9. And I probably should have said “alongside” as opposed to “instead of,” up there. Things shift slowly, and there’s always a place for the McMusic that’s commonly pushed in traditional ways.

  10. Thanks for sending me the link to this. There are two big areas that I keep observing. One is the marketing of the way people listen to music. Back when we were kids, we wanted the big booming speakers so you could hear the bass rumbling in your chest, making listening also a physical experience. Today, the marketing is about the availability of having your “tunes” with you 24 hours a day, and the ability to listen anywhere / anytime. But even the way we used to listen to music is being taken care of by electronics companies who are making iPod docking devices available on amplifiers and large sound systems.

    The other big area is the relationship of recordings and the promotion of live music. Time was when you would record an album, then go on tour to promote the album. That, along with radio play and chart position, would guarantee a “hit.” Now companies like Live Nation with their 360 Deal, are changing the process. Now the tour gets booked, and recordings are made to promote the tour. The process has been reversed.

    Another marketing point that Apple is exploiting is the reasonable cost of music. CD’s have always been too expensive. Music should have always been available at a lower price than it is. There was a survey done a few years ago with 11-19 year olds asking, “Why do you download?” At the time the number one answer was, “I download to see what is on the album to see if I want to buy it.” That same question was asked a few months ago, and the number one answer was, “Why should I pay $19.95 for an album that I may want 2 or 3 songs from, when I can buy just those songs for $.99 from iTunes.”

    Music artists used to need the record labels to foot the bill for the extremely high cost of recording and manufacturing of CD’s. For the first time in the history of recording, this is not necessary anymore. DigiDesign and other similar companies, have created recording systems such as ProTools, which offer computer based recording systems that you can purchase and keep for about the cost of one major recording session. Now independent artists have pro-sounding recording systems available in their homes to compete with the high priced recording studios, which are going out of business faster than record stores. With up-loading to iTunes, the independent no longer needs to compete with the majors for shelf space in the record stores.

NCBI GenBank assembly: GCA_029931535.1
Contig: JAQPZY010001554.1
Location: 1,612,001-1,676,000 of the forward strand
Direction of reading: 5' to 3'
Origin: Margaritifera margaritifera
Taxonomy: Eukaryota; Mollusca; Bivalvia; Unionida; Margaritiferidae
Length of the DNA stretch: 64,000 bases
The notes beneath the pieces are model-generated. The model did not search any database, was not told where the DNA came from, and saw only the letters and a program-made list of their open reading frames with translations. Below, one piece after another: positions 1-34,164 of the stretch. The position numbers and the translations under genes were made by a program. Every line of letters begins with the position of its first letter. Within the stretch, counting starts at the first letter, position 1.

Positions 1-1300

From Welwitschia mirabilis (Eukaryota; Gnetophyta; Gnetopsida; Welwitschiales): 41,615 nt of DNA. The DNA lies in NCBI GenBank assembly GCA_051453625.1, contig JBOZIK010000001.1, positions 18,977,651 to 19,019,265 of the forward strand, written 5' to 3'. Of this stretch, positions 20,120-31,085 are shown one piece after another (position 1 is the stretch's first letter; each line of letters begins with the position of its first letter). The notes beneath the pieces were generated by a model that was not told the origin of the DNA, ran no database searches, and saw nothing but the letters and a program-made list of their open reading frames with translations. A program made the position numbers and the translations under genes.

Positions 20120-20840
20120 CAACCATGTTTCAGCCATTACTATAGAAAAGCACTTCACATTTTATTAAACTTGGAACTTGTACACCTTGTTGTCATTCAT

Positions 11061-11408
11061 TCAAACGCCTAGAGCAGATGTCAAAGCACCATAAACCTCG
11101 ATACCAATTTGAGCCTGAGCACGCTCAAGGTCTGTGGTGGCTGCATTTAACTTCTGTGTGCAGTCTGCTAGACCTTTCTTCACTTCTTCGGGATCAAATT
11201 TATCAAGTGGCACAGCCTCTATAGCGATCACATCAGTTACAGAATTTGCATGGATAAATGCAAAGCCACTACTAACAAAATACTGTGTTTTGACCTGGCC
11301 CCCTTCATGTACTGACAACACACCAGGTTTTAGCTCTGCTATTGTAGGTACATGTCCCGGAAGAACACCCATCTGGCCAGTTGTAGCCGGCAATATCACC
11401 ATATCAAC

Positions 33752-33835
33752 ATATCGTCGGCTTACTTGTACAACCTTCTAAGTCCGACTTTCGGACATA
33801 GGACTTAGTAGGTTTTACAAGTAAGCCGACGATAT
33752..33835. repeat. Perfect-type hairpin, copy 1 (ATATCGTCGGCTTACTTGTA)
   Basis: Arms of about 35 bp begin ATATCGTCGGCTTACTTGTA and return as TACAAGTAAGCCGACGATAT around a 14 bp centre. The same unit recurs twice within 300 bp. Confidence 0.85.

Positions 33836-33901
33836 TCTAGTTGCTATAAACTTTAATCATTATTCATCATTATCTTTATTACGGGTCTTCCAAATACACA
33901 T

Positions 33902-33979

This whole process is good and bad. Bad for the big business of the record labels, distribution companies, record stores, etc. Good for the independent artist who might not ever get “signed” by a record label. And, of course, it is good for the consumer. He gets his music at fraction of the cost of a CD; gets more music available to him because more independent artists are able to release their music; and with his ear buds, he gets his music everywhere. I wish I was a kid growing up with this technology.

  11. Greg: Very interesting response. Based on your extensive background in the music industry (rock and classical)your post especially relevant. Note: for those of you on this thread, Greg is successful rock and classical music producer who currently teaches in the Jazz program at Juilliard in NYC. He has over 25 years experience in the music industry

  12. I’m glad that Greg mentioned the advantage of iTunes for independent artists like myself. I’m grateful that I can at least now be heard and the consumers have access to my music which can speak for itself. Years ago indie artists always had the 200lb gorilla of large record labels standing in the way.

    Now we have the opportunity to be recognized by the merits of the music itself and not whether or not some A&R representative deemed us worthy of a listen. No more gatekeepers, we have our own keys.

    Through our own online music marketing we now have the opportunity to finally let the consumer decide what they like and wish to purchase. I for one am grateful!